Expert View: On a Treasury hunt for a missing £6.5bn

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The Independent Online

This was a significant Budget because of what it did not do. Gordon Brown's seven-year stewardship of the economy divides neatly into two phases. In phase one, he established himself as the prudent Chancellor by sticking to the Conservative spending plans, running up fiscal surpluses and repaying debt. Then global recession struck. The economic imperative was to spend money to sustain demand. This chimed well with Labour's commitment to better public services ahead of the 2001 election. So we entered phase two, in which the prudent Chancellor justifiably loosened the purse strings, and promised 7 per cent real growth in health spending. As a result the UK weathered the recession better than any economy in the G7.

This was a significant Budget because of what it did not do. Gordon Brown's seven-year stewardship of the economy divides neatly into two phases. In phase one, he established himself as the prudent Chancellor by sticking to the Conservative spending plans, running up fiscal surpluses and repaying debt. Then global recession struck. The economic imperative was to spend money to sustain demand. This chimed well with Labour's commitment to better public services ahead of the 2001 election. So we entered phase two, in which the prudent Chancellor justifiably loosened the purse strings, and promised 7 per cent real growth in health spending. As a result the UK weathered the recession better than any economy in the G7.

Now we enter phase three. The recession is over. The Chancellor's forecast of 2-2.5 per cent growth in 2003 has proved correct. But the Treasury now expects revenue for 2003-04 to come in at £6.5bn less than expected a year ago, while current spending is £6bn over budget (£2.5bn due to the Iraq war). Fiscal forecasting is notoriously difficult but, crucially, the Chancellor can't blame the economy for the revenue shortfall. GDP growth was in line with expectations. Tax revenue was not.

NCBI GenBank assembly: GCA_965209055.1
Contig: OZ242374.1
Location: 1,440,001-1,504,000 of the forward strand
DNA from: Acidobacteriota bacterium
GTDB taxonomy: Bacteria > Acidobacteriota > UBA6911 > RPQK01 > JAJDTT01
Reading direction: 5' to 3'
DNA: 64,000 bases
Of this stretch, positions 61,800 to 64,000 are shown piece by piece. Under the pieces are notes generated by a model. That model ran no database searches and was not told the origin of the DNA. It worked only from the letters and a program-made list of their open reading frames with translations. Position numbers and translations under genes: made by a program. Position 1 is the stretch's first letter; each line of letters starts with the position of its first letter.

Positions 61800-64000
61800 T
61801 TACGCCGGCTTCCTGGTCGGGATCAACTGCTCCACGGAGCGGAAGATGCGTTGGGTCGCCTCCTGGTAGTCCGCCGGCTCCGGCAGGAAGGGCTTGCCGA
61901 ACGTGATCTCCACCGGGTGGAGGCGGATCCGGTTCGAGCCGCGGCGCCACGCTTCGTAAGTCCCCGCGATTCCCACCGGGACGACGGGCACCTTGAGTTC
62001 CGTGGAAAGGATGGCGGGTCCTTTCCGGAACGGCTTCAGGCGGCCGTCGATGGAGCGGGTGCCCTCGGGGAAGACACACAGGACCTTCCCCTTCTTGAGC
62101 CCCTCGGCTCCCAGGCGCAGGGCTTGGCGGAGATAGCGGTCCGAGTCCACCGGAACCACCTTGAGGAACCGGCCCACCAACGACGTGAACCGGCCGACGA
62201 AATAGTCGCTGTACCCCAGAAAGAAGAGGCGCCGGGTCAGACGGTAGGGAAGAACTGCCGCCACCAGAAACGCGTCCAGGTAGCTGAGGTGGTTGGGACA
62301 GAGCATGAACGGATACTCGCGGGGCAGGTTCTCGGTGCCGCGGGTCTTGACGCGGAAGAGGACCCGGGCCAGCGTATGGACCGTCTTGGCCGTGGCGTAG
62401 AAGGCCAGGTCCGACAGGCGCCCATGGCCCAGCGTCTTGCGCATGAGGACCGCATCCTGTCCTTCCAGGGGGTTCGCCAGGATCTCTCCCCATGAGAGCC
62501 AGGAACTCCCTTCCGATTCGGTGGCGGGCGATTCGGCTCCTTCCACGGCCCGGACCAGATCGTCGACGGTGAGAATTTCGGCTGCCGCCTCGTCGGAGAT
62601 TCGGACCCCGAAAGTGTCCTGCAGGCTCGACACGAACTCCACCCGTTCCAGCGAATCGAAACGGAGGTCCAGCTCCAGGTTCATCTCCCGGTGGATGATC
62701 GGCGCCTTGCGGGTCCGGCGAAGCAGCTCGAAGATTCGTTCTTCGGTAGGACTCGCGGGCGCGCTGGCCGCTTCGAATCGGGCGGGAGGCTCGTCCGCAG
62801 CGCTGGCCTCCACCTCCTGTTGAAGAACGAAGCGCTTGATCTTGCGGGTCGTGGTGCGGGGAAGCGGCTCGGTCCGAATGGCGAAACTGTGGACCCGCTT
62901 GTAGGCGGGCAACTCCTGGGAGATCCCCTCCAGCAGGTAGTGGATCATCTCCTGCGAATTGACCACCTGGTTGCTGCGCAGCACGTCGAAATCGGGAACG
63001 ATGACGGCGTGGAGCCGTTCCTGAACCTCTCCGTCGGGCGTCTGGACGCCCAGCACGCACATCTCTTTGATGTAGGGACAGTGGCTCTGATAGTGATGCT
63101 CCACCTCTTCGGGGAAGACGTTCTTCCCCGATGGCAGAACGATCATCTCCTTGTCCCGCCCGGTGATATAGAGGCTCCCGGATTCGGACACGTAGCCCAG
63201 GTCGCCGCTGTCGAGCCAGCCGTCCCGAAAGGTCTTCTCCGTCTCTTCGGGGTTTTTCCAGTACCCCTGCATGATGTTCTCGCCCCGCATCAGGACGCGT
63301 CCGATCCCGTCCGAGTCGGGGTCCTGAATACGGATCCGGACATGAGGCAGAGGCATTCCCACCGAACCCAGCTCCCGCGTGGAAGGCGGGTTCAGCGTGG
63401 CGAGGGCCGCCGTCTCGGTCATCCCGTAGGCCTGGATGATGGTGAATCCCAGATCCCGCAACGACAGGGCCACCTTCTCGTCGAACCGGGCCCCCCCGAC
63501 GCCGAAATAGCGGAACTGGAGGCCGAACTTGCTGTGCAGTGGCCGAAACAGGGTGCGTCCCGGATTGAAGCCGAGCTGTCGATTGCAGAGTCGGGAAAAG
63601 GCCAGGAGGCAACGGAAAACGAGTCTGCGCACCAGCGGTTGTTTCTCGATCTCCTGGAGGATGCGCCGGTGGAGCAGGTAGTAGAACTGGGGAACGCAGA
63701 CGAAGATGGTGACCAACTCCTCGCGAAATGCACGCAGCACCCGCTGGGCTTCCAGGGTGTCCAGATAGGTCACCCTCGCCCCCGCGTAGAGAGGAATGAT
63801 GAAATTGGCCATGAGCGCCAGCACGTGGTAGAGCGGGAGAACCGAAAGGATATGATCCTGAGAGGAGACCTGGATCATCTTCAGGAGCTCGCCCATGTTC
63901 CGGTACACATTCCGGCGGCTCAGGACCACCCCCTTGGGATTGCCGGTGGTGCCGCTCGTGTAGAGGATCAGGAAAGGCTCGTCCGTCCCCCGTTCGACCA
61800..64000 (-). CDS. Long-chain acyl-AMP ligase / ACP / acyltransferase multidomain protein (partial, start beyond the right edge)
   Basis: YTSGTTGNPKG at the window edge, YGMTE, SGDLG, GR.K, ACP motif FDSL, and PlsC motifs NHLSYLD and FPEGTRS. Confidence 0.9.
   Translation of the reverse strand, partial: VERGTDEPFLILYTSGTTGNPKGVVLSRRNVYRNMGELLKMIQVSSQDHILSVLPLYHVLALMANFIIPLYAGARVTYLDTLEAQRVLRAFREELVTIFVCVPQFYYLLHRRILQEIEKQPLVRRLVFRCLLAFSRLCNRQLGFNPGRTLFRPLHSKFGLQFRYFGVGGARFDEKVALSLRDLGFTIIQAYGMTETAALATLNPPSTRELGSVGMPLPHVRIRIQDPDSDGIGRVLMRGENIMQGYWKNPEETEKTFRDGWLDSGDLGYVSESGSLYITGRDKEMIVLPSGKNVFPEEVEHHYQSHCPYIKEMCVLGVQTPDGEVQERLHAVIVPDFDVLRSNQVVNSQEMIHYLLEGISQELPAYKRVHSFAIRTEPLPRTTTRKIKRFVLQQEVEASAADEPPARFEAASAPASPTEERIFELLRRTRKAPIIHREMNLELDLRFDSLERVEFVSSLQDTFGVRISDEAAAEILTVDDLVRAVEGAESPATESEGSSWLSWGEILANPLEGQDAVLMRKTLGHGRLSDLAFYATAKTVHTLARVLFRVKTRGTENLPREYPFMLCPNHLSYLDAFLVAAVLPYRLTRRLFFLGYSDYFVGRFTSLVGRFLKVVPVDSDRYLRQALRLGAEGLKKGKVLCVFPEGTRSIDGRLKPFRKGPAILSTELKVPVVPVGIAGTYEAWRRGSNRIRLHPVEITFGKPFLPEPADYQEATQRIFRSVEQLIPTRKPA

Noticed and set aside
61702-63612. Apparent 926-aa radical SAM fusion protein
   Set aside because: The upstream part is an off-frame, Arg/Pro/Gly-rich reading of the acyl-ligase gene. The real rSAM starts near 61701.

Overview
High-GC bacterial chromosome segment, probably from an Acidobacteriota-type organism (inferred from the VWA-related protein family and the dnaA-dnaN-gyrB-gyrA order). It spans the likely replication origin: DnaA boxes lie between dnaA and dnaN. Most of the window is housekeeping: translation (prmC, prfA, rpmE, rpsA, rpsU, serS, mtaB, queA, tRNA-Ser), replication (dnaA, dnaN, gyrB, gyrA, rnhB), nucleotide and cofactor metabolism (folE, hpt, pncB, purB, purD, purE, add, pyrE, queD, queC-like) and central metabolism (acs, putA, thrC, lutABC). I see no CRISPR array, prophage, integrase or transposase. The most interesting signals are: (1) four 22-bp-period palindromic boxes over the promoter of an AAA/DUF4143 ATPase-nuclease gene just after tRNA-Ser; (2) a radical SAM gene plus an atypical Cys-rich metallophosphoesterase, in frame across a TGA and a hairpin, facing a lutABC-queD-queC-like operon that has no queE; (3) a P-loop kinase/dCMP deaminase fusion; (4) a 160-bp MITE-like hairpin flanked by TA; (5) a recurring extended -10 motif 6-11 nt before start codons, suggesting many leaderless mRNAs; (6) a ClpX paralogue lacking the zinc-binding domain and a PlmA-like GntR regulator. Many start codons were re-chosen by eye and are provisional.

The prudent response to an unexplained revenue shortfall is to cut back spending or raise taxes. I therefore expected this Budget to signal a modest tightening of the fiscal stance (without putting up any headline tax rates). The usual trick is to freeze allowances while indexing duty rates. That, plus the well-trailed crackdown on tax avoidance, would have signalled the necessary change of course.

Instead, the Chancellor chose to do the opposite: index the tax allowances, but freeze some duty rates. This decision, plus the £500m gift to the pensioners, made this a (mildly) expansionary Budget for 2004-05. And the Budget speech put heavy emphasis on maintaining government spending plans, borrowing as necessary. Britain's underlying economic strength, and its low level of public debt, make this a feasible, if risky, strategy.

To avoid economic crisis, Mr Brown needs to maintain credibility. That is why he attaches so much importance to meeting his Golden Rule - borrow only to invest, and make sure that current spending is paid for by current income over the cycle. On the Treasury's figures he is on course to do that. But others are less optimistic. What is at issue here is the underlying cause of the missing revenue. Outside commentators do not accept the Treasury view that the past two years' missing revenues will be recouped in due course.

One thing is certain. Real public spending growth will fall back towards the underlying growth rate of GDP - around 2.5 per cent. Yet the promises of higher real increases in health and education spending remain in place. Real spending growth in other departments is likely to be very modest as a result. That is why Mr Brown is now promising to deliver £20bn in efficiency savings. Can he really achieve that? Watch this space.

Bill Robinson is a director at PricewaterhouseCoopers

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